Estimate: 80,000 â€” 100,000 GBP — 105,376 – 131,720 USD
26 Nov 2013
Maine Antique Digest runs a monthly Letter from London column which describes some of the more interesting items appearing in recent sales.
At Sotheby’s “Art of Imperial India” sale, London, October 9th last, was sold a captured and re-hilted British sword decorated with the bubri symbol of Tipu Sahib, “the Tiger of Mysore,” one of the most formidable enemies of British rule in India, slain finally defending his own fortress at the Siege of Seringapatam in 1799.
Tipu is quoted as saying: “Better to die like a soldier than live a miserable life dependent on the infidels… I would rather live two days as a tiger, than two hundred years as a sheep.”
Interestingly, this sword was not taken at Seringapatnam, as it comes from the estate of Sir Charles Malet, Bart., who had left India a year before the siege. It was probably a trophy of the Third Anglo-Mysore War.
The sword sold for $157,695 (98,500 GBP). Lot 249.
28 Mar 2013
DING BOWL, NORTHERN SONG DYNASTY
The big network news story last week was the $2.22 million bowl sold by Sotheby’s in London [sic: the sale was in New York] on March 19, 2013. A New York couple had bought the bowl in 2007 for $3. Here are the facts culled from many news stories: The bowl is 5 inches in diameter. It was made during the Northern Song Dynasty (960-1127). Only one other like it is known and that one is in the British Museum. The expensive bowl is white and has a molded leaf decoration outside and an etched flower design inside. The sellers displayed the bowl either on their mantel or a table until recently, when they noticed the high prices being paid for Chinese ceramics. So they had the bowl appraised and Sotheby’s listed it for sale at $200,000 to $300,000. When the owners were informed the bowl sold for millions, they emailed back “WOW!!!” The buyer, one of four serious bidders, is considered by many to be the world’s foremost dealer in Oriental art. He says he is sure he will be able to sell the bowl.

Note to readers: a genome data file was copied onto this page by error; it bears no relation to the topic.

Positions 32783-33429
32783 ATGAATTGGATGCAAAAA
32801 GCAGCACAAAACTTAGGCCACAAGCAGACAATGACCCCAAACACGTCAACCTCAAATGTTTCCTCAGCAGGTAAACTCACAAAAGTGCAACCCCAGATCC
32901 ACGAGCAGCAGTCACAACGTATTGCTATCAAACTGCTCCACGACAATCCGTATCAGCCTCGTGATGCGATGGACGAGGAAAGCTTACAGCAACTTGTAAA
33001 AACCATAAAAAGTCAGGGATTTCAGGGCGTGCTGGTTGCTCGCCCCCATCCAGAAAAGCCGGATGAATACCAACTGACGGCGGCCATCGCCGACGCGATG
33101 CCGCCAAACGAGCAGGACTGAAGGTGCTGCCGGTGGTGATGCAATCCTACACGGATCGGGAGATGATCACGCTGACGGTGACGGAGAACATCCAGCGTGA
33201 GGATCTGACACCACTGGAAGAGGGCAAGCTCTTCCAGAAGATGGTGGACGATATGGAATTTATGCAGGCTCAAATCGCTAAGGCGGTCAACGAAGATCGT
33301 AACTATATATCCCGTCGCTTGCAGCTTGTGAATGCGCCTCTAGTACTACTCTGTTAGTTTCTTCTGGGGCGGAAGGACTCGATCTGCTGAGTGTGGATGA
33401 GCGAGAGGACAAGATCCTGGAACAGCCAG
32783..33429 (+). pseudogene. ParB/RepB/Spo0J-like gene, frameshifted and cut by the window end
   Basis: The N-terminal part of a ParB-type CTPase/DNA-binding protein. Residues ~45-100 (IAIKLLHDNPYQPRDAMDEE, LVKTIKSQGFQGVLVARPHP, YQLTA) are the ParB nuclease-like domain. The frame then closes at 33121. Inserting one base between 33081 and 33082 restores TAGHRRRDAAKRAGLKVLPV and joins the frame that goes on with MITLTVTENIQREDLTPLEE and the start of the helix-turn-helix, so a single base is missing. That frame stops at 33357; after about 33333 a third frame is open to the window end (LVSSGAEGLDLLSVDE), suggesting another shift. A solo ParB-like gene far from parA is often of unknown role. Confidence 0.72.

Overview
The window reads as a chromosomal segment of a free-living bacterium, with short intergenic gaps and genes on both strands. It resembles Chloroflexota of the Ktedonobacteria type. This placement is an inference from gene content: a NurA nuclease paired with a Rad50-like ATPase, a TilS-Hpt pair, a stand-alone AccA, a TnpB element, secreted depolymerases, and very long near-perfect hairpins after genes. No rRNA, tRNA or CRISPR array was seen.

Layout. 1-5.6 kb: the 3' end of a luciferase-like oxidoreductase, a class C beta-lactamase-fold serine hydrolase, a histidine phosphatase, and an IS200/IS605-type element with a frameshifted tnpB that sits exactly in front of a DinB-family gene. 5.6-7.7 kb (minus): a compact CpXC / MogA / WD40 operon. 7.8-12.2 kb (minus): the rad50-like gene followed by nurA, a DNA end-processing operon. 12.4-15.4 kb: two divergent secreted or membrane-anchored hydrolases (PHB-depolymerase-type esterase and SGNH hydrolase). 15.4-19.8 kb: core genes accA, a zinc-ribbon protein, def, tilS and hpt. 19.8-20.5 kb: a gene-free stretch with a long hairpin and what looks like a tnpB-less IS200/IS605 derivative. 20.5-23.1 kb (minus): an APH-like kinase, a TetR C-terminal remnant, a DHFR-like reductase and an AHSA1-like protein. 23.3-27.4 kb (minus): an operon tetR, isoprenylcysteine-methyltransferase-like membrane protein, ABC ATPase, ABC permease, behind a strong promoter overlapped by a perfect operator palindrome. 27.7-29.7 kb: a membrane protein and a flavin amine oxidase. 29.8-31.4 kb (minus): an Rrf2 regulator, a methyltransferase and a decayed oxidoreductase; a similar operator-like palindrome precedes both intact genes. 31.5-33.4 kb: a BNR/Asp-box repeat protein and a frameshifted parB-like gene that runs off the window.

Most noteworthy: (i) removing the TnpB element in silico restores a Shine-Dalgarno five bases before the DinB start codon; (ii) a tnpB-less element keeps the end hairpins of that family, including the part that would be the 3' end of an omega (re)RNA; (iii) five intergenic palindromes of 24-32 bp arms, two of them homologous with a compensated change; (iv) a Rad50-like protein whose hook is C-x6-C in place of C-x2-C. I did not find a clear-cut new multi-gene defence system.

Sotheby’s Fine Chinese Ceramics & Works of Art sale, New York, March 19, lot 94:
PROPERTY FROM A NEW YORK STATE FAMILY COLLECTION
A RARE AND IMPORTANT ‘DING’ BOWL
NORTHERN SONG DYNASTY
Estimate: 200,000 – 300,000 USD
LOT SOLD. 2,225,000 USD (Hammer Price with Buyer’s Premium)
the finely potted body of slightly rounded and steep flared form rising from a short spreading foot to an upright rim, deftly carved to the interior with scrolling leafy lotus sprays, the exterior carved and molded with three rows of overlapping upright leaves, applied overall with an even ivory-colored glaze with characteristic teardrops at the base, the rim of the bowl and the footrim left unglazed showing the fine compact body beneath
Diameter 5 3/8 in., 13.4 cm
Sotheby’s blog did a nice write-up.
The British Museum tells us that these ceramics were “produced at the Ding kilns in Hebei province, northern China, whose white porcelains were considered one of the ‘five great wares’ of the Song Dynasty (AD 960-1279 AD).”
DING BOWL, NORTHERN SONG DYNASTY
11 Jul 2012
A turquoise and gold ring once belonging to Jane Austen sold yesterday at Sotheby’s in London for 152,450 pounds ($236,000) more than five times its pre-sale estimate.
Sotheby’s Sale L12404, Lot 59.
The Telegraph reported:
The ring, which featured a large oval turquoise gemstone, was sold alongside a handwritten letter by her sister-in-law Eleanor Austen bequeathing the rare jewel to her niece Caroline.
The note, dated 1863, confirms the item belonged to the 19th-century British author.
“My dear Caroline,” Eleanor wrote. “The enclosed ring once belonged to your Aunt Jane. It was given to me by your Aunt Cassandra as soon as she knew that I was engaged to your uncle. I bequeath it to you. God bless you!”
The rare piece is the latest in a series of the writer’s pieces to be sold at auction.
Last year, a handwritten draft of an unpublished Jane Austen book was sold for just over Â£1 million. It was said to be the earliest surviving manuscript of the author’s work.
The sale of Miss Austen’s jewellery at more than five times its estimate yesterday appeared to demonstrate that fascination with the Pride and Prejudice writer has yet to wane.
After a tense battle between eight bidders, the item was eventually sold at Â£152,450 to an anonymous private collector over the phone.
“Jane Austen’s simple and modest ring is a wonderfully intimate and evocative possession,” said Dr Gabriel Heaton, a manuscript specialist at Sotheby’s auction house.
10 Jun 2009
The local historical society atBerwick, Pennsylvania, a borough of 10,000 people in largely rural Columbia County, was inventorying its collection of Early America almanacs and discovered it possessed a rare 1733 first annual edition of Benjamin Franklin‘s Poor Richard’s Almanack.
The almanac, bound with several others, proved authentic, and was sold yesterday at Sotheby’s, bringing $556,500, the second largest price ever paid at auction for an American book. The record holder remains George Washington’s copy of the Federalist Papers also sold by Sotheby’s in 1990 for $1.4 million.
Whatever will the historical society do with so much money?
Some news agency‘s account.
I know myself of a county courthouse in Pennsylvania where original documents signed by Benjamin Franklin in his capacity as secretary of the Commonwealth of Pennsylvania are still sitting unrecognized in the county clerk’s office. I could have pointed out their value, but I kind of like the idea of their being in the same place they’ve always been.